as close to the coast as 16 nautical miles, where they overlap with
the coastal form (Reyes, 1991, and refs. therein). A recent radio-tracking
study shows that the animals associate with areas of relatively
high biological productivity. The movement data suggested that close
to shore the dolphins moved along the continental slope, while some
dolphins travelled farther offshore along thermocline 'ridges' (Scott
and Chivers, 2009).
Seasonal migrations have been observed for the population in the
coastal waters of Japan. Here, spotted dolphins move north in summer
and probably concentrate at the northern boundary of the Kuroshiro
current. In winter they move south, reaching a migration peak in
late October and early November (Reyes, 1991, and ref. therein).
Direct catches: Only Japan takes large numbers of spotted
dolphins for human consumption in drive and harpoon fisheries. The
catch in 1982 was 3,799, and annual catches between 1995 and 2004
averaged 129 (Kasuya, 2007). The drive fishery for spotted dolphins
began in 1959 and is thought to have caused a slight decline in
the minimum age attainment of sexual maturity in females. Pantropical
spotted dolphins are also taken in hand-harpoon fisheries in the
Philippines, Laccadive Islands and Indonesia and Sri Lankan gillnet
and harpoon fisheries (e.g. Dolar et al. 1994). A drive fishery
at Malaita in the Solomon Islands took several hundred or thousands
of spotted dolphins annually in the 1960s and still operates. Small
numbers are taken in numerous small subsistence fisheries for dolphins
and whales around the world, e.g. at St Vincent in the Lesser Antilles
(Perrin and Hohn, 1994 and refs. therein).
Incidental catches: The tuna fishery in the eastern tropical
Pacific targets the pantropical spotted dolphin to catch yellowfin
and skipjack tuna that often swim below the herds. This ecological
association of tuna and dolphins is not clearly understood (Gerrodette,
2002). Wade (1995) estimated that 4.9 million dolphins were killed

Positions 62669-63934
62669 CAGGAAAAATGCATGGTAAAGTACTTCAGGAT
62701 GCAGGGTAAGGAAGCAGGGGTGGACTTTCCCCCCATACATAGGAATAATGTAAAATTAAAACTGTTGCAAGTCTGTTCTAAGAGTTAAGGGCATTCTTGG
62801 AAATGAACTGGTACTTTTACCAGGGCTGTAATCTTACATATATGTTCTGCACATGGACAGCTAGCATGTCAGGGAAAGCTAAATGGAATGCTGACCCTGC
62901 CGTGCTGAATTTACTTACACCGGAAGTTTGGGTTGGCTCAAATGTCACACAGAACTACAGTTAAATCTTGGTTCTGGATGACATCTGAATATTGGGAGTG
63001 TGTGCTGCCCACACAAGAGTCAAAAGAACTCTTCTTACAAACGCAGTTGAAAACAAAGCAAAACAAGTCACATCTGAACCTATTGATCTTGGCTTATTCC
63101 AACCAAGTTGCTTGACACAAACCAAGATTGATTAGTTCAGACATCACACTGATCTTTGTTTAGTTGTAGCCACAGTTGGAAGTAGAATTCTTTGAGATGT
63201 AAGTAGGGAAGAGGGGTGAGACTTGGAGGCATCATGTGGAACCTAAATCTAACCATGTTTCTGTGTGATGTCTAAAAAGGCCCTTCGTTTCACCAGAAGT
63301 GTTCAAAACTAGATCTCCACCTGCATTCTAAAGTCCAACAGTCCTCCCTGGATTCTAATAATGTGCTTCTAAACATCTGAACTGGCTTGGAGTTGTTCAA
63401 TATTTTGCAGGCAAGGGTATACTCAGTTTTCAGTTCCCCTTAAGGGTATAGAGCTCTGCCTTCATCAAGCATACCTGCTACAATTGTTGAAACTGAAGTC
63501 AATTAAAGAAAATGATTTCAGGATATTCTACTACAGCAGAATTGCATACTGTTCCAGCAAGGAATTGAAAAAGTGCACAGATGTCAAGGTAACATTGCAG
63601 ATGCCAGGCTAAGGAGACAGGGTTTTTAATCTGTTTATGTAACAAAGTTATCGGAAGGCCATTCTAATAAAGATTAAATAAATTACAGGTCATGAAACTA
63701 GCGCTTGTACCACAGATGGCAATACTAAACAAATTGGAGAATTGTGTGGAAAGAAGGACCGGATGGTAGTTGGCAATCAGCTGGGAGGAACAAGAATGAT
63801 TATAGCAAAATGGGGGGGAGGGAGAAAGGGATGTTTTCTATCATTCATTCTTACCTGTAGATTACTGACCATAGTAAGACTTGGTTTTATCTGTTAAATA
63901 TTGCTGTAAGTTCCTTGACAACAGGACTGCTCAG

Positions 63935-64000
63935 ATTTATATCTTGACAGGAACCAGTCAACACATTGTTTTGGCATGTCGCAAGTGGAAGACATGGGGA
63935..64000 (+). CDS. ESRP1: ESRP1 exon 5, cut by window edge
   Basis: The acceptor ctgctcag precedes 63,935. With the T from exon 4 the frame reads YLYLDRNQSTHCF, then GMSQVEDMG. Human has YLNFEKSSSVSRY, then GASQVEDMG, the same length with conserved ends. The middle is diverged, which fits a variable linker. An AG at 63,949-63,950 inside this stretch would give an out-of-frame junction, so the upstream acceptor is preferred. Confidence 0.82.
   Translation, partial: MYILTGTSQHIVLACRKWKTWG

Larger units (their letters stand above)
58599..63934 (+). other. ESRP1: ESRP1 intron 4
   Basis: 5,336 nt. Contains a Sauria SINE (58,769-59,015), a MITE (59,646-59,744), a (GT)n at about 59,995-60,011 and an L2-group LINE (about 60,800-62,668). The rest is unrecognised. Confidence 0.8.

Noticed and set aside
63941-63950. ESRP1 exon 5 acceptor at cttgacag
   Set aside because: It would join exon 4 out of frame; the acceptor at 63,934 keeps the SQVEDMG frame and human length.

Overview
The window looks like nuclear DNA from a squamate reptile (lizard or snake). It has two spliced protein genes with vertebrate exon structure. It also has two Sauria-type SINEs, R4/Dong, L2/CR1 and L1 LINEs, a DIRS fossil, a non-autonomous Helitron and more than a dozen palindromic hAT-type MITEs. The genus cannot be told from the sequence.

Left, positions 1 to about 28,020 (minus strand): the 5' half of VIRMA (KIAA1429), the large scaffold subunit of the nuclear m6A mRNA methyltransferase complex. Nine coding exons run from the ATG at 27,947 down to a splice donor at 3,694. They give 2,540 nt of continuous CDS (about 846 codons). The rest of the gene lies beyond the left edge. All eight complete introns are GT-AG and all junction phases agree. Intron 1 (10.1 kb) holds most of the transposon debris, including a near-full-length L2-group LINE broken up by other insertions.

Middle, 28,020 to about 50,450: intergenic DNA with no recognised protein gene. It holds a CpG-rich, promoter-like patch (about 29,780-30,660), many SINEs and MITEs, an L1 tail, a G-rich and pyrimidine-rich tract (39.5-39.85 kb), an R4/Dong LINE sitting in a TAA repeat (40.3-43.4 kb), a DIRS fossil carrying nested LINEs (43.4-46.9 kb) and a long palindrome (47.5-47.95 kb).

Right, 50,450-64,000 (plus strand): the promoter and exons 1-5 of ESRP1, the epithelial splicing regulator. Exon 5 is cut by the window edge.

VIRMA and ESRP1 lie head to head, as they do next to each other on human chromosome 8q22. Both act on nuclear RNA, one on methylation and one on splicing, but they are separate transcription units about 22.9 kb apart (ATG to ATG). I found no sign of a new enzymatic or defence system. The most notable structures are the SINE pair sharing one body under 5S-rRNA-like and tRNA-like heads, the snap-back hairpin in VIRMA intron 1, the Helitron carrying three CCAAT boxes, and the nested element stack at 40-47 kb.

by the purse-seine fishery over the fourteen-year period 1959-72,
an average of 347,082 per year. Nearly all of the fisheries kill
of pantropical spotted dolphins was of the northeastern stock, totalling
3.0 million (211,612 per year). In the early 1990's, the kill declined
to around 15,000 due to improved rescue techniques (Perrin and Hohn,
1994 and refs. therein).
Although tuna and dolphins are still herded and captured together
in the net, the crew attempt to release the dolphins by a procedure
called "backdown," while utilising various dolphin safety
gear. Though a great majority of the dolphins are released unharmed,
some die during the fishing operation. The Tuna-Dolphin Program
of the Inter-American Tropical Tuna Commission (IATTC) is charged
with monitoring this incidental mortality, studying its causes,
and encouraging fishermen to adopt fishing techniques which minimise
it. Analyses of observer data show that many factors cause dolphin
mortality, such as fishing areas; dolphin species and herd sizes;
environmental factors; gear malfunctions; and crew motivation, skill,
and decision-making. A combination of major and minor technological
developments, training in their use, better decision-making skills,
and constant pressure to improve performance led to a significant
progress: since 1986, dolphin mortality has been reduced by 97%
(Bratten and Hall, 1997). Recently, a series of factors such as
the presence of hazardous net conditions (net canopies and net collapses),
the duration of the backdown procedure (the primary method of releasing
dolphins from the net), the size and species composition of the